Complications From Breast Implants

I would like to compliment Erin Marcus on her article regarding breast reconstruction {Women's Health, Jan. 22}. Repair of the breast with flaps of tissue from elsewhere in the body has been a significant advance in plastic surgery over the past 10 years.

However, the accompanying article on silicone implants overlooked a recent study by the American Society of Plastic and Reconstructive Surgeons showing that the majority of women not only were happy with the procedure but also would decide to do it again. The rate of natural scar hardening around the implant is nowhere near 70 percent, but closer to 40 percent. Early evidence indicates that use of textured implants may reduce this rate.

In addition, it is a bit premature to associate silicone breast implants with auto-immune diseases. Problems with the immune system have not been seen in any increased frequency with other silicone-coated or silicone-implantable devices, such as pacemakers and shunt tubing. Most needles used for injection today are lubricated with silicone.

Maryland law requires full disclosure, in pamphlet form, of the risks and potential complications of the use of silicone breast implants. Donald S. Stepita, MD President National Capital Society of Plastic Surgeons Washington

Programs for Post-Polio Patients

The item on local resources for polio survivors {Calendar, Jan. 22} was very helpful, but the explanation given for the cause of post-polio syndrome was misleading. Post-polio syndrome is not believed to be related to the type of treatment patients received during their convalescence.

Medical researchers do not yet know the cause or causes for the new muscle weakness, extreme fatigue and new muscle atrophy being experienced by more than 50 percent of people who had paralytic polio years ago. The most widely held theory is that the new muscle weakness is related to the overuse of polio-damaged nerves in the spinal cord. As these nerves begin to malfunction after 30 to 40 years, the muscles they supply become weaker and, in some cases, smaller.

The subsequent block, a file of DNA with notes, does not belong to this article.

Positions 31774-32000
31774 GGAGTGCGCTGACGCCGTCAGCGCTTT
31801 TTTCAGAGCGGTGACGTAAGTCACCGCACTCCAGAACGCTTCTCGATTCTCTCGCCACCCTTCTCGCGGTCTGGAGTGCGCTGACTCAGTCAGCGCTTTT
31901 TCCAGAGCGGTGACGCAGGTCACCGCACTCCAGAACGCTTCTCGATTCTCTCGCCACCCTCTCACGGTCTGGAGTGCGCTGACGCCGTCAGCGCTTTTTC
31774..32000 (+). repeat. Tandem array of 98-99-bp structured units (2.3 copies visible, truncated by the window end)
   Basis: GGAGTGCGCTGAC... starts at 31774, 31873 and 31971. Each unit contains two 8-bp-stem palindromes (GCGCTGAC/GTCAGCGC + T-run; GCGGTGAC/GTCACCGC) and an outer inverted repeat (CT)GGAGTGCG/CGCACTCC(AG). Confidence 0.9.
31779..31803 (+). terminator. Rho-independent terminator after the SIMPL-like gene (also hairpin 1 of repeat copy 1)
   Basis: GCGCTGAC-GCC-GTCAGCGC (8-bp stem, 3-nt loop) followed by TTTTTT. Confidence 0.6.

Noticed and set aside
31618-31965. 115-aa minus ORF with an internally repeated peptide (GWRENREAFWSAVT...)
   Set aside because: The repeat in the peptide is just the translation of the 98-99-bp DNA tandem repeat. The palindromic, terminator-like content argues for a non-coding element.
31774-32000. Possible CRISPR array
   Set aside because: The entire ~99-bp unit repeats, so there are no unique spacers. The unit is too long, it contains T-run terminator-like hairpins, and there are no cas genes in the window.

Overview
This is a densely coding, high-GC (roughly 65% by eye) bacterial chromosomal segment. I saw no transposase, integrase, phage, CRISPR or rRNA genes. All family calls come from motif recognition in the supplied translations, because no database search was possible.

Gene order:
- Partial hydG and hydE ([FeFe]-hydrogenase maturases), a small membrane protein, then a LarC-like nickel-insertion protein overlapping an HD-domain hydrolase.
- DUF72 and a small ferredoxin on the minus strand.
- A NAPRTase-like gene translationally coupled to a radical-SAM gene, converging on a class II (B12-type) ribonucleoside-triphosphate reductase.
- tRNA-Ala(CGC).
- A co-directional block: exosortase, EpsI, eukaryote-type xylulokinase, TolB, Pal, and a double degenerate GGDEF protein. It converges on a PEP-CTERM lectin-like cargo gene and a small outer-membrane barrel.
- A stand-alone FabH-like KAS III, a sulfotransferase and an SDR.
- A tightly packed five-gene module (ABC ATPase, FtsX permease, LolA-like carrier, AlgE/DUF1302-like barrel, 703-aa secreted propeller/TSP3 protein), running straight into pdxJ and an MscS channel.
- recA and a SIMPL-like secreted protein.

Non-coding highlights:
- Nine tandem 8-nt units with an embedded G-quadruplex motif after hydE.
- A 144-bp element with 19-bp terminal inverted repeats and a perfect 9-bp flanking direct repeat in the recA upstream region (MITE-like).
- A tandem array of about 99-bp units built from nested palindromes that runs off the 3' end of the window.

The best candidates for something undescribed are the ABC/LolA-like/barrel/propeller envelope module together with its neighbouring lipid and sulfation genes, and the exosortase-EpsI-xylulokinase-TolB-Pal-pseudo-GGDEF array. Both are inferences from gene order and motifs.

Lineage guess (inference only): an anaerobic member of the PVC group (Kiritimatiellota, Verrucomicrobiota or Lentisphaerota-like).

Many health care providers are not knowledgeable about polio-related health problems, but specialized rehabilitation and support services are now available to help them manage polio-polio symptoms. The National Rehabilitation Hospital's Post-Polio Program evaluates and treats polio survivors and provides information to health care professionals. The Polio Society also will send information to primary-care physicians who treat its members. Lauro Halstead, MD Director National Rehabilitation Hospital Post-Polio Program Jessica Scheer, PhD National Rehabilitation Hospital Research Center Washington

Alarmist Health Ads

In the discussion of alarmist health ads that promote anxiety {Consumer News, Jan. 15}, I agree with the statement by ethicist Daniel Callahan, director of the Hastings Center, that "the very emphasis on health prevention requires raising the level of anxiety enough so people will feel motivated to go in and get tested."

As a health care marketer, I believe that the goals of a successful campaign are to capture attention and create action. To motivate the average person off the comfortable couch of complacency is a challenge.

If alerting the public to potential health hazards creates anxiety, and if anxiety works to push the person to seek help, this is the sign of a successful strategy that should not be abandoned because it makes people uncomfortable. Barbara I. Holleb Springfield Letters intended for publication must be signed and include the writer's home address and home and business telephone numbers. Letters may be edited. Although we are unable to acknowledge all letters, we appreciate the time and value the viewpoints of those who write. Send letters to Health Section, The Washington Post, 1150 15th St. NW, Washington, D.C. 20071.